Can You Play Pickleball On Grass?

pickleball on grass

Yes, you can play pickleball on grass, but it’s not the ideal surface for the game due to several factors (less bounce, uneven surfaces, and difficulty seeing court lines), and neither is it recommended by the USAPA. Pickleball is typically played on hard, smooth surfaces like asphalt or concrete.

While it’s technically possible to play pickleball on grass, it’s not ideal and comes with some challenges. However, some dedicated players have created courts and leagues for pickleball on grass surfaces. The U.S. Lawn Pickleball Association is an organization of enthusiasts who promote pickleball played on grass.

Challenges of Playing Pickleball on Grass

There are a few reasons why playing pickleball on grass is not recommended, especially for serious or competitive play:

  • Inconsistent bounces – The natural unevenness of grass means the ball won’t bounce consistently. This can make it frustrating and difficult to play effectively, particularly for beginner players.
  • Poor visibility of lines – The lines marking a pickleball court can be difficult to see on grass, making it difficult to tell if a ball is in or out. This can lead to disputes.
  • Grass height and mowing patterns affect play – The ideal grass height is 1-2 inches. Mowing in different directions creates an inconsistent surface.
  • Slippery surface – Grass can be slippery, particularly when wet. This increases the risk of slides and falls. Proper footwear helps, but doesn’t eliminate the risk.
  • Ball performance – Pickleballs are designed for smooth hard courts. On grass, they tend to bounce lower and spin less, altering the way the game is played.

Alternatives to Grass Courts

For these reasons, it’s better to play pickleball on a dedicated court surface. Here are some options:

  • Badminton court – badminton is played in the air, so the court surface is less important.
  • Pickleball courts – Many parks, schools, rec centers, and Pickleball complexes now have courts designed specifically for pickleball complete with permanent markings.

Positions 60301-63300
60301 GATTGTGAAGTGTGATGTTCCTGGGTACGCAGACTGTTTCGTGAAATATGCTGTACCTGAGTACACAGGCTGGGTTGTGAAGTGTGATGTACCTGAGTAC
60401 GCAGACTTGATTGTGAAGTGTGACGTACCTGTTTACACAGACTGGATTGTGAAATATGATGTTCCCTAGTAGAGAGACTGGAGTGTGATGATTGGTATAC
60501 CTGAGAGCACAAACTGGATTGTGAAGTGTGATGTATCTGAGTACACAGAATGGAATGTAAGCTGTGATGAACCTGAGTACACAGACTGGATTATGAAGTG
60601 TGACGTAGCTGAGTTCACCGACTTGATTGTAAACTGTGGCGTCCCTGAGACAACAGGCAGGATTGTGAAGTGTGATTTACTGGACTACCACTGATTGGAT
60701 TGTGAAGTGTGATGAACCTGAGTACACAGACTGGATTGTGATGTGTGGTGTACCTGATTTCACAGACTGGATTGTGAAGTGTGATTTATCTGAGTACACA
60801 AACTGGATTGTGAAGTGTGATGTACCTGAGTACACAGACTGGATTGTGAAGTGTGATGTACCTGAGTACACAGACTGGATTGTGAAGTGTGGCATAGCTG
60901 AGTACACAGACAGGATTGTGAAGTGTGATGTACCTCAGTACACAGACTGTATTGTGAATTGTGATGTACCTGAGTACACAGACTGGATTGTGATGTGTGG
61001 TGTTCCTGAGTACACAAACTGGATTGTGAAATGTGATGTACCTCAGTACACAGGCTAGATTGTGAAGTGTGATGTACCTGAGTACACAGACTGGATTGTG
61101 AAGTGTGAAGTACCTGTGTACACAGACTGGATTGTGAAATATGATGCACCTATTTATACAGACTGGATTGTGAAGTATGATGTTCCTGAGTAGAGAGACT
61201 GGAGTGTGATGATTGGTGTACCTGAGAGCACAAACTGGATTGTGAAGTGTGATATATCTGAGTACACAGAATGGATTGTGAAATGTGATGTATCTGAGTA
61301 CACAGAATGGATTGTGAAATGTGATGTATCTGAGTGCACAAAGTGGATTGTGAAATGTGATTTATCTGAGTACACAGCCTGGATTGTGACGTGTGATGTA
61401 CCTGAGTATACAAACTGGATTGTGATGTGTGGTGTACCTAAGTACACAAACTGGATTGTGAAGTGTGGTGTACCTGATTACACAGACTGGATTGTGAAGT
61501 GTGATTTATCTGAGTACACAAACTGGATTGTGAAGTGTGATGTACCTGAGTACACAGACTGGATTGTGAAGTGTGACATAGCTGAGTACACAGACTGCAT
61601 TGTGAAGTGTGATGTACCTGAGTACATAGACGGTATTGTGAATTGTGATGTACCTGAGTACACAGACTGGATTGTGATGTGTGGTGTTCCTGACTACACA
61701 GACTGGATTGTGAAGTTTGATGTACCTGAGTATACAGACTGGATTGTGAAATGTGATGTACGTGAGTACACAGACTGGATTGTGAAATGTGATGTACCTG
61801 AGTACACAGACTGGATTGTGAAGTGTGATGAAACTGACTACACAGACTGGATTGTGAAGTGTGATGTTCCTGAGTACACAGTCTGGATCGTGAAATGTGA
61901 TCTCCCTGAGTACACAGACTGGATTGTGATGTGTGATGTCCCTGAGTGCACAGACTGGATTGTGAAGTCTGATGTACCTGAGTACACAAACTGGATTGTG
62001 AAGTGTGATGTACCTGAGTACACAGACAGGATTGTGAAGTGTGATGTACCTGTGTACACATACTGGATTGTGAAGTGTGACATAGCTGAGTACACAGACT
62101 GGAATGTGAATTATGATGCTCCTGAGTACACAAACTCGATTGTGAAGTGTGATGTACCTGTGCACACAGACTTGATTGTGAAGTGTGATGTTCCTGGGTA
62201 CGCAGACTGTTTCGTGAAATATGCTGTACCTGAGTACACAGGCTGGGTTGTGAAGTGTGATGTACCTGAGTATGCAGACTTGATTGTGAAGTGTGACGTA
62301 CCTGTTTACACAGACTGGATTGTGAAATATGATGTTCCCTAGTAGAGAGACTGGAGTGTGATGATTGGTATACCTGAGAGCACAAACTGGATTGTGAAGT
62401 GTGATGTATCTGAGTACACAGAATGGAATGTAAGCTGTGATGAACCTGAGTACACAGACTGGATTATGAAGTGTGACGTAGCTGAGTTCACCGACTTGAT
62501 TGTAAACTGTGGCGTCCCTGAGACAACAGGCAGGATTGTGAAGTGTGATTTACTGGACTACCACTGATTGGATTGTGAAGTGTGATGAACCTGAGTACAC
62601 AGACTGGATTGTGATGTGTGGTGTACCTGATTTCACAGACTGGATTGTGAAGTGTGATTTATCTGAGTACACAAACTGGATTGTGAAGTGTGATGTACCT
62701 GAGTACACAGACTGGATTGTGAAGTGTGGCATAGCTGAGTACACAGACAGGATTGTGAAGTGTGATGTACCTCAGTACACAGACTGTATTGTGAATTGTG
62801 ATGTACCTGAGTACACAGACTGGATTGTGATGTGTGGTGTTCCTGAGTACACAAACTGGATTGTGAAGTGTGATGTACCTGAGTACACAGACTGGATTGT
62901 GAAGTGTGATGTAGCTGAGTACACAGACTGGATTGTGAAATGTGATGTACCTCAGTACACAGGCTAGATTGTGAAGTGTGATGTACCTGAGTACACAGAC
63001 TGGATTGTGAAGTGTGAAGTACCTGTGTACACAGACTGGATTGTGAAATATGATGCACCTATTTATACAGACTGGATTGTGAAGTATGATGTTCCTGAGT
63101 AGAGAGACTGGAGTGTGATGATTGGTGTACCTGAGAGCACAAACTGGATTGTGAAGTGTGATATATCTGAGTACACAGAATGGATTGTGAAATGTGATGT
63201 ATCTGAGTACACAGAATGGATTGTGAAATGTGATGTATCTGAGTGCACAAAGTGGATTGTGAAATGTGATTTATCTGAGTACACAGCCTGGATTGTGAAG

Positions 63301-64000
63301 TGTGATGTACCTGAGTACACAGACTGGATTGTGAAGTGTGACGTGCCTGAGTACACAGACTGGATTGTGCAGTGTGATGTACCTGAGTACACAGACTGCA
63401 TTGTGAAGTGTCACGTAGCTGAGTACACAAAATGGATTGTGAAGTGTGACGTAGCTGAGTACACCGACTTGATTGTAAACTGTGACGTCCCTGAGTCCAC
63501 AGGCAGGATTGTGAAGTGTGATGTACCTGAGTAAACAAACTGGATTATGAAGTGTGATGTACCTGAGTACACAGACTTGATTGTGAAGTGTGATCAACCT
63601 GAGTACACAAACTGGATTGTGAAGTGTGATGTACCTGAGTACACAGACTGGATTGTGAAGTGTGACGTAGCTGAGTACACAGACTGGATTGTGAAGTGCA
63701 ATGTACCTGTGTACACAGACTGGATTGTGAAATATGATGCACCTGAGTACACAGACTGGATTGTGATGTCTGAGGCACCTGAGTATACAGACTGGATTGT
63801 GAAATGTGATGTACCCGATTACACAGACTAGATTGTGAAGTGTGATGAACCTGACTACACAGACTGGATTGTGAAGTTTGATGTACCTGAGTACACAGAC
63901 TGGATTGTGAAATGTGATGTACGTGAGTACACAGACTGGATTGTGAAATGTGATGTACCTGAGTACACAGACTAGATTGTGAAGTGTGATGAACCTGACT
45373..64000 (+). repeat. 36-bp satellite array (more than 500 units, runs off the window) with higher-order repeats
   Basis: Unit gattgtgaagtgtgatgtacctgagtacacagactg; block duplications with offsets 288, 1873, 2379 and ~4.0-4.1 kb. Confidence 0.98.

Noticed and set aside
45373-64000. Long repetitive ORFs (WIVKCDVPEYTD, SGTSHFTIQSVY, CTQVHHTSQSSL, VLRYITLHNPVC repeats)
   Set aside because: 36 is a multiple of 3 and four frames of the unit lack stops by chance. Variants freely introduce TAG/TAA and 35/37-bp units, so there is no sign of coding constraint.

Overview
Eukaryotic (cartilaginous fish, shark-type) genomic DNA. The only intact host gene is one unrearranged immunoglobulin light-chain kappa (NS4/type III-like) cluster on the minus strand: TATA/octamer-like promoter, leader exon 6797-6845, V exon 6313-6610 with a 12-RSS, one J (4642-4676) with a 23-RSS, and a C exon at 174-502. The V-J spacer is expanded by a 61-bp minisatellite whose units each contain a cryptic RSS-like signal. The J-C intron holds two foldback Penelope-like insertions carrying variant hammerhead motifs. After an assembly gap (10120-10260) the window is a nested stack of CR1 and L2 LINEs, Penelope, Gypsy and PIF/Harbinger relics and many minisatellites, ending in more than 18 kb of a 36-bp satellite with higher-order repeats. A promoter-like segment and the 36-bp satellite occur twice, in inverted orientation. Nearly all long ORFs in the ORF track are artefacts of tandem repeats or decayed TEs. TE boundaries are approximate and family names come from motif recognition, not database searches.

• Tennis or basketball courts – These can easily be converted into Pickleball courts by setting up portable nets and marking temporary lines.
  • Driveways or sidewalks – Flat concrete surfaces work well for casual Pickleball with portable equipment.
  • Sandy Pickle – A popular variation uses modified rules for sand or grass. No bounces are allowed, putting the focus on volleys.

Making Grass Courts Work

To create a smoother surface, water and roll the grass area well before playing. Allowable modifications like lowering the net height can also help compensate for the different bounce.

For temporary markings on grass, use chalk powder or portable cones to designate playing lines and boundaries. Avoid wood paddles, as composite materials give better pop off grass.

If you do want to play on grass, there are some things you can do to improve the experience:

  • Level the surface as much as possible.
  • Mow the grass very short.
  • Use bright temporary markings for lines.
  • Wear proper footwear with good traction.
  • Use a lower net height.
  • Take extra care with footwork and movements.
  • Focus on volleys rather than bouncing.
  • Don’t take it too seriously and have fun!

Consider eliminating bounces entirely and play “no-volley” grass pickleball. This variation uses volleys instead of groundstrokes as the grass surface affects the bounce.

While grass courts aren’t ideal, pickleball can still be enjoyed on them for casual games. But for competitive play, a smooth hard surface gives you the true pickleball experience.

Leave a Comment

Your email address will not be published. Required fields are marked *

Scroll to Top